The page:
Many plastic surgery offices are proud to offer the Galaxy Laser System. This laser combines the power of IPL (intense pulsed light) and RF (radiofrequency ablation), as well as a Diode Laser. This allows safe laser hair removal of all colors (including white, grey, red and blonde) - from all skin types, including tanned skin. Elos technology (the combination of IPL and RF) requires less overall energy for superior results and maximum safety. Most patients experience no side effects at all, though a few exhibit some short-term local reddening of the surrounding skin. Laser hair reduction treatments in a plastic surgery office requires no patient downtime. The number of necessary treatments depends on hair color and skin type, and the part of the face or body that the hair is to be removed from. Typically, four to six treatments are required for substantial hair reduction. Light hair will require a higher number of treatments.
Around 22% of women in North America have unwanted facial hair. Other commonly treated areas include armpits, arms, and legs, as well chest and back areas in men. The market for hair reduction in this country exceeds 2 billion dollars, annually. Laser hair removal came onto the hair reduction scene in mid 1990's, pushing aside older techniques including shaving, waxing, depilatory creams, and electrolysis. The older techniques are fraught with numerous downsides, such as pain, dermatitis, hyper and hypopigmentation, and inefficiency. Of note, ornithine (Vaniqa) became approved in 2000 as the first topical cream for hair removal. Results with this cream are variable.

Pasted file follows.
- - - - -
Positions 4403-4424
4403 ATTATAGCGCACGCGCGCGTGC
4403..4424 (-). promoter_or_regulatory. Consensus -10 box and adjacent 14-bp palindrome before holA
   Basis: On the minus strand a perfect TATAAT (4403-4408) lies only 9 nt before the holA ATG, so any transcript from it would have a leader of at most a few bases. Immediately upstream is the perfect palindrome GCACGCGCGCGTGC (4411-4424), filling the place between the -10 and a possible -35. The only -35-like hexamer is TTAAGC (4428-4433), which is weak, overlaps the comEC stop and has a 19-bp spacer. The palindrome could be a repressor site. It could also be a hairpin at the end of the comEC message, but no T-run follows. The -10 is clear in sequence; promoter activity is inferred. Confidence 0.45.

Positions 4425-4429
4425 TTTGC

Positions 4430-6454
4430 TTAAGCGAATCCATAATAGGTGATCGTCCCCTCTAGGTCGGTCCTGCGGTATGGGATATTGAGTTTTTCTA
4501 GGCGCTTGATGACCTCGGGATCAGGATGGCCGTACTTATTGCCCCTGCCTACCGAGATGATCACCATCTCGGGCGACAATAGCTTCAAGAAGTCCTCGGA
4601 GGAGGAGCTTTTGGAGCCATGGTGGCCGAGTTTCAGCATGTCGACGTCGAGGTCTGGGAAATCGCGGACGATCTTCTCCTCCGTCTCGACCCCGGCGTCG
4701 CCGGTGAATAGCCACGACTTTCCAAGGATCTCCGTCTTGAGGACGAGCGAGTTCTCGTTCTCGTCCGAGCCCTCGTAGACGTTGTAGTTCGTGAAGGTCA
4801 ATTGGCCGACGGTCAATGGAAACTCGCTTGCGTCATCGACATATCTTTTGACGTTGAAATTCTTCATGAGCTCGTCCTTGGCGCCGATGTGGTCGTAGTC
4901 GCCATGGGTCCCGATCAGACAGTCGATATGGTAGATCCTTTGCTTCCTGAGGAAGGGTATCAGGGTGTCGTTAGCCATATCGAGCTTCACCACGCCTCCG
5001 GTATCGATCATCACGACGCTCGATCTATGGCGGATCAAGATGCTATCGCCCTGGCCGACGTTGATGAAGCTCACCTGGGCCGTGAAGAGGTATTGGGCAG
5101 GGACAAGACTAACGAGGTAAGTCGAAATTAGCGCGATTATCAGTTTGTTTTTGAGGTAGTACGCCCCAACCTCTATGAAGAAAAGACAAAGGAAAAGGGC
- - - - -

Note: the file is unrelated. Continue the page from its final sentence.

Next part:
Laser hair removal's goal is permanent hair reduction. According to the FDA, permanent hair reduction is defined as reduction of hair density for a period of time equal to one full growth cycle of hair. Of note, there is no treatment available that provides permanent complete hair removal.
In order to understand how laser hair reduction works, it is important to understand the anatomy and growth cycle of your hair follicles. The hair is composed of a bulb, a stem, an isthmus, and an infundibulum, the infundibulum being the portion of the hair past the skin which we can see. The hair has three growth phases: anagen, catagen, and telogen. During anagen, melanin is produced by the bulb, a dark pigment that is transported up the follicle. This is known as the "growth phase" of the hair. During catagen phase, the bulb degenerates and stops producing melanin. Telogen is the phase of resting for the follicle: the bulb is no longer present. At the end of telogen the follicle comes off and then a new anagen phase starts.